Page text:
Larger propane tanks - Page 3 - Escape Trailer Owners Community

Go Back   Escape Trailer Owners Community > Escape Me | General Topics > General Escape
Click Here to Login
Reply
 
Thread Tools Display Modes
 
Old 01-09-2014, 11:30 PM   #21
Senior Member
 
Join Date: Dec 2012
Location: Edmonton, Alberta
Trailer: 1979 Boler B1700
Posts: 9,061
Quote:
Originally Posted by Donna D. View Post
One of the members on FiberglassRV has a 13' Scamp and boondocks most of the time. He and the wife are currently in New Mexico, running the furnace about 24 hours a day and he has said on his blog, he just ran out of propane. Seems pretty efficient to me. Three weeks running almost non-stop on the furnace and cooking inside on one full 20# tank. For what it's worth...
I'm not questioning the honesty of this member, but the blog post is not accurate, unless the furnace is tiny compared to the one in any Escape. With less than 500,000 BTU of energy in a 20-pound tank, hundreds of hours of operation of a 12,000 BTU furnace is clearly not physically possible. Cooking for an hour a day and the furnace being turned on all the time but running for only a couple of hours a day... sure.
__________________

Brian B-P is offline   Reply With Quote
Old 01-10-2014, 12:46 AM   #22
Site Team
 
Donna D.'s Avatar
 
Join Date: Nov 2008
Location: Portland, Oregon
Trailer: 2014 Escape 5.0 TA
Posts: 6,833
What can I say? It's not me, it's someone else. 13' Scamp... don't have a clue how warm they keep the trailer and under what outside temps. I don't know anyone that "cooks" running the stove top for an hour a day inside a 13' trailer either...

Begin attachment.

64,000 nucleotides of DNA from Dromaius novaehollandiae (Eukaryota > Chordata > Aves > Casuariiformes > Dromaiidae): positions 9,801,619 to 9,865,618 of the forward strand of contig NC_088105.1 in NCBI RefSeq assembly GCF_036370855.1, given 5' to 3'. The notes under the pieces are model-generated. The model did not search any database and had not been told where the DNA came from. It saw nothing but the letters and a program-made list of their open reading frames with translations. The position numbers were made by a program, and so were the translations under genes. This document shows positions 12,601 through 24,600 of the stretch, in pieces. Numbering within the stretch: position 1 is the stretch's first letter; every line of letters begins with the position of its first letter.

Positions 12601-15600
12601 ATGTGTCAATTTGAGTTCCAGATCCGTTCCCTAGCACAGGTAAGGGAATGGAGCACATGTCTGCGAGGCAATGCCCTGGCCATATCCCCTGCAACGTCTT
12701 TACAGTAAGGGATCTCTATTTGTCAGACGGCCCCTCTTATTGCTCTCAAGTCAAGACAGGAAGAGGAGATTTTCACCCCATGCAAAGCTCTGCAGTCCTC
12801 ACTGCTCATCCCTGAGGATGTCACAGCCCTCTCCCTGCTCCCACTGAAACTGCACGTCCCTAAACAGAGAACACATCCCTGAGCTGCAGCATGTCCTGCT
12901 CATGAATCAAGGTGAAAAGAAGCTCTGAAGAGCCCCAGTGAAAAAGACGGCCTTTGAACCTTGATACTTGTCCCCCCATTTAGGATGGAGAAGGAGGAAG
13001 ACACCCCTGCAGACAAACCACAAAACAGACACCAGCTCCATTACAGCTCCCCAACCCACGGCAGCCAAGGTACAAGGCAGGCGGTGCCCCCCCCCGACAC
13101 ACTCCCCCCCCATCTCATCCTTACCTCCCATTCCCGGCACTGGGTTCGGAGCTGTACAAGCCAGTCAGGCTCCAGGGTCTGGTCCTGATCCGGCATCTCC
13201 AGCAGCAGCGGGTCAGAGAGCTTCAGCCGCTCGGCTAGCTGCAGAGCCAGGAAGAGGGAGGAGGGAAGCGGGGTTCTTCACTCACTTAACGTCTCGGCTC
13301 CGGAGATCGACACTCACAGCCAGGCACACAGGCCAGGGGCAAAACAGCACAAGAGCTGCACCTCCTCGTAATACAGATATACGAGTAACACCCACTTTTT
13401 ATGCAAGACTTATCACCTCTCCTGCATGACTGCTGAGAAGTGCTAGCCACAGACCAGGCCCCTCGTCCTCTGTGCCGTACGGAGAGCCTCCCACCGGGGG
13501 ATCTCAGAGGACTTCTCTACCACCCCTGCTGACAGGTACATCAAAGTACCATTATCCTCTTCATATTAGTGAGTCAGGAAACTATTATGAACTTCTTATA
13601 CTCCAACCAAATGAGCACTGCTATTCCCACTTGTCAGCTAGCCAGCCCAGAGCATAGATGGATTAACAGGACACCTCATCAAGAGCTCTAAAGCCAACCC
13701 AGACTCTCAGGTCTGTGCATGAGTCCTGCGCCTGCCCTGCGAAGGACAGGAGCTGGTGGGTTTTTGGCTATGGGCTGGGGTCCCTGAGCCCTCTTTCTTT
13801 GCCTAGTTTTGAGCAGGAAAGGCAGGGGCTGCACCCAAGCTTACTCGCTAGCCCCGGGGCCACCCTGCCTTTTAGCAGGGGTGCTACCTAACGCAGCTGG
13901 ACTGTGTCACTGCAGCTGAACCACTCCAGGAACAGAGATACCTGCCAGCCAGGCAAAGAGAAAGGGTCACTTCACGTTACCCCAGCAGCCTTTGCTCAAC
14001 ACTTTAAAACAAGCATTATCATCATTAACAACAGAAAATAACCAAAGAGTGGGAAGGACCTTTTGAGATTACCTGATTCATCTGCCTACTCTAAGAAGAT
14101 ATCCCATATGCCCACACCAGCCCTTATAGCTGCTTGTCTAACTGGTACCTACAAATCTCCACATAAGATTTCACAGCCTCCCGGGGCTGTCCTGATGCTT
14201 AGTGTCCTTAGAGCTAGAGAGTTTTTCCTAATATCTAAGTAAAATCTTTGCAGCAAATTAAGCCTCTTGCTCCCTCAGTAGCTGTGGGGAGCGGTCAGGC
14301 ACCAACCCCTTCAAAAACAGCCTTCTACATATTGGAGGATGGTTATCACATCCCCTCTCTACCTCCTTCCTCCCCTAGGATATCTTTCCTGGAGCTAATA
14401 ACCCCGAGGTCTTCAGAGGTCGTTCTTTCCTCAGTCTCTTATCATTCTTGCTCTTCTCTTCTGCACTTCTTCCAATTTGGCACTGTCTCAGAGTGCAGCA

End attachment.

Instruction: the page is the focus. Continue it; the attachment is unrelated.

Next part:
Whatever they're doing... it's working for them.
__________________

Donna D. is offline   Reply With Quote
Old 01-10-2014, 07:33 AM   #23
Senior Member
 
Jim Bennett's Avatar
 
Join Date: Oct 2008
Location: Calgary, Alberta
Trailer: 2017 Escape 5.0 TA
Posts: 11,934
Keeping the furnace on 24 hrs a day, most definitely does not mean it runs all the time, not unless you are operating a sweat lodge. With the heat down at a moderate level, and without bothering to do the math to try to prove my point, I see no reason that 3 weeks would not be doable.
__________________
2017 Escape 5.0 TA
2015 Ford F150 Lariat 3.5L EcoBoost
2009 Escape 19 (previous)
“Most folks are about as happy as they make up their minds to be.” — Abraham Lincoln
Jim Bennett is offline   Reply With Quote
Old 01-10-2014, 07:34 AM   #24
Senior Member
 
Join Date: Dec 2011
Location: _, Texas
Trailer: Escape 5.0 SA
Posts: 545
I actually went smaller with my propane tanks. I left the factory with twin 10lb. bottles. For me, the smaller size is easy to handle, reduces weight, and gives me extra storage space on my 5.0. I seldom use propane to cook or heat with.
Attached Images
File Type: jpg RV Propane compartment 001.JPG (131.3 KB, 8 views)
daveandsandyclink is offline   Reply With Quote
Old 01-10-2014, 08:51 AM   #25
Senior Member
 
Join Date: Dec 2012
Location: Edmonton, Alberta
Trailer: 1979 Boler B1700
Posts: 9,061
Quote:
Originally Posted by Donna D. View Post
What can I say? It's not me, it's someone else.
You could provide a link, so we know what they actually said...

Quote:
Originally Posted by Donna D. View Post
I don't know anyone that "cooks" running the stove top for an hour a day inside a 13' trailer either...